By Arnold Kling
Fronstin (2006) estimates that a 55-year-old couple in 2006, planning to retire at age 65, would need to accumulate more than $400,000 during the next 10 years in order to afford supplemental health costs, beyond what Medicare already covers, through age 90. Even in the near term, projections based on the Health and Retirement Study suggest that by 2019, nearly one-tenth of elderly retirees will be devoting more than half of their total income to out-of-pocket health expenses. Thus, saving for retirement may ultimately be less about the golf condo at Hilton Head and more about being able to afford wheelchair lifts, private nurses, and a high-quality nursing home.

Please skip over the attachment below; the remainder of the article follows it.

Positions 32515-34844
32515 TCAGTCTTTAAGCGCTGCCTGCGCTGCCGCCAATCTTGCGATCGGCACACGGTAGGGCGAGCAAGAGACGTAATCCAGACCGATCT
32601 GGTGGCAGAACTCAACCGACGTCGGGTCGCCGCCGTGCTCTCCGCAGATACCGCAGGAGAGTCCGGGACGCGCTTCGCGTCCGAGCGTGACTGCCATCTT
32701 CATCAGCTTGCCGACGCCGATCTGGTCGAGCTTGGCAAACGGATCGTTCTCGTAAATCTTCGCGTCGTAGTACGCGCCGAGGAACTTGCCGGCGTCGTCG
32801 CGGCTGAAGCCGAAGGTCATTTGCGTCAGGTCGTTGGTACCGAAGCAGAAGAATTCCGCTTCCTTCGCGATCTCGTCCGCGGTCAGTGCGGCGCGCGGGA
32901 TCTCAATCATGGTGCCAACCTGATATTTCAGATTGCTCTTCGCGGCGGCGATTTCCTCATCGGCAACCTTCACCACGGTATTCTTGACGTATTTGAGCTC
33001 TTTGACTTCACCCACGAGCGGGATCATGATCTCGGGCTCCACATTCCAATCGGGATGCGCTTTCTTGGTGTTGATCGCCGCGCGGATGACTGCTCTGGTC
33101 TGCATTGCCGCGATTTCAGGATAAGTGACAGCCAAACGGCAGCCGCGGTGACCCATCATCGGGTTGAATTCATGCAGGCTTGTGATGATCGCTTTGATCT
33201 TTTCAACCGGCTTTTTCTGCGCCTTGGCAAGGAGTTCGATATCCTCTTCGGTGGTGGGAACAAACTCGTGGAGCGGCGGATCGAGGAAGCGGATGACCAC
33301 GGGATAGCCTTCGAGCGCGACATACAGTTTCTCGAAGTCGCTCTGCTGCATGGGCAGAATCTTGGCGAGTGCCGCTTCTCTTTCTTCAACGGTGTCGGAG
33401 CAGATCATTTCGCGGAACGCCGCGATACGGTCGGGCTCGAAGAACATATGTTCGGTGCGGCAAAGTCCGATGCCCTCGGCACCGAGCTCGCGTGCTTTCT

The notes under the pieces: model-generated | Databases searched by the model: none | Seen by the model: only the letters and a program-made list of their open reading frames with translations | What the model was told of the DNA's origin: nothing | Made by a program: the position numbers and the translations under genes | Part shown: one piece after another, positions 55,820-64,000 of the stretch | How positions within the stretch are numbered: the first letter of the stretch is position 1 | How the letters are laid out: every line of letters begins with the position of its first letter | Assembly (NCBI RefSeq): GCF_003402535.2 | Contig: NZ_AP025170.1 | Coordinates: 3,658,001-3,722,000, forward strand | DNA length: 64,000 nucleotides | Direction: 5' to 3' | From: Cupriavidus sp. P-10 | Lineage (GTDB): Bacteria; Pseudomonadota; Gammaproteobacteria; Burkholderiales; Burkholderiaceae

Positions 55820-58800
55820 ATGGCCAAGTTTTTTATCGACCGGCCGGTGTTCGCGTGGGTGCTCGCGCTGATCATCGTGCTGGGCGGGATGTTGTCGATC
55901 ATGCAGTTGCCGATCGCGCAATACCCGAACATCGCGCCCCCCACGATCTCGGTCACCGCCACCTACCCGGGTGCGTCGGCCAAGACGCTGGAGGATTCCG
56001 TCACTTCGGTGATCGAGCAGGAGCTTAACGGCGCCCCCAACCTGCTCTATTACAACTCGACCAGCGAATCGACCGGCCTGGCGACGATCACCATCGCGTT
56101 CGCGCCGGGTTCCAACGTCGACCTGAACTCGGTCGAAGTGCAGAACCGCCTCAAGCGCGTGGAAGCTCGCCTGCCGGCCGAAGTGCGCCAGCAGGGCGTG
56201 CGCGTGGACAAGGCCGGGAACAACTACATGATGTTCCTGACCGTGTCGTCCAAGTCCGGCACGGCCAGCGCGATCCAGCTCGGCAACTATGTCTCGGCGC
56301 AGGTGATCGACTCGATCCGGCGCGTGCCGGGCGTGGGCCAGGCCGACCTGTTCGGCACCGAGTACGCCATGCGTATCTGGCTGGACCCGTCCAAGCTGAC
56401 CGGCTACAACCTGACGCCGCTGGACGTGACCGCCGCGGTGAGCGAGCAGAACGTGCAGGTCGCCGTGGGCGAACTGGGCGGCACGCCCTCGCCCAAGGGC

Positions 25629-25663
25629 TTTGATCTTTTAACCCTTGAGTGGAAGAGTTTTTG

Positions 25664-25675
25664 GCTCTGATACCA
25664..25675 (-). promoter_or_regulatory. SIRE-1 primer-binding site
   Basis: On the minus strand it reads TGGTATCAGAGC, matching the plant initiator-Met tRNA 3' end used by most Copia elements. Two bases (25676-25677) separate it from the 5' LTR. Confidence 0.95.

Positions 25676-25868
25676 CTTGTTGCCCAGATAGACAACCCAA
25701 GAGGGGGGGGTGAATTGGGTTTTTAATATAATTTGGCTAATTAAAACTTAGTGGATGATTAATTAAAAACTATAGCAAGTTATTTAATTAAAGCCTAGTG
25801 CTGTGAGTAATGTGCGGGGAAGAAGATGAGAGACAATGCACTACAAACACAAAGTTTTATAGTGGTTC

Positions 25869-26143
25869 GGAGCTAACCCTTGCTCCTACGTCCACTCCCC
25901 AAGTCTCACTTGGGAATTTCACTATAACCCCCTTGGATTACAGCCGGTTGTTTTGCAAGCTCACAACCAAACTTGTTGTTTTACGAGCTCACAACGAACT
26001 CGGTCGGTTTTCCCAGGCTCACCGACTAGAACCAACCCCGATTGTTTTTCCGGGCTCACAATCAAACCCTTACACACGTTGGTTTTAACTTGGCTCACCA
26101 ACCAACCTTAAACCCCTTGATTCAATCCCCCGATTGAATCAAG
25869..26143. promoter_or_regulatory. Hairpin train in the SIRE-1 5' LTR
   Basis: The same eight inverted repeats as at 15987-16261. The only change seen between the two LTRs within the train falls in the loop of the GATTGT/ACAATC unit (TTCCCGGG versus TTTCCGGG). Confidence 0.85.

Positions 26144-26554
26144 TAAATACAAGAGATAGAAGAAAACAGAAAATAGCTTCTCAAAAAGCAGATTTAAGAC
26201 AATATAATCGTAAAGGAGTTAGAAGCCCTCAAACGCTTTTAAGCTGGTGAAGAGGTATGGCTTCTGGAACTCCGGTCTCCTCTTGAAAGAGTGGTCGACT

The main take-away from Skinner’s paper is that you cannot answer the question of whether you are saving enough for retirement without making a forecast about health care expenditure. For a given level of technology, I can imagine private insurance taking care of the risk that a given individual will require expensive medical care in old age. But if you are 50 years old, your future medical expenses depend on what medical technology will look like 30 years from now. Rather difficult to forecast, I’d say. Is that a rationale for social insurance? I think David Cutler would say yes.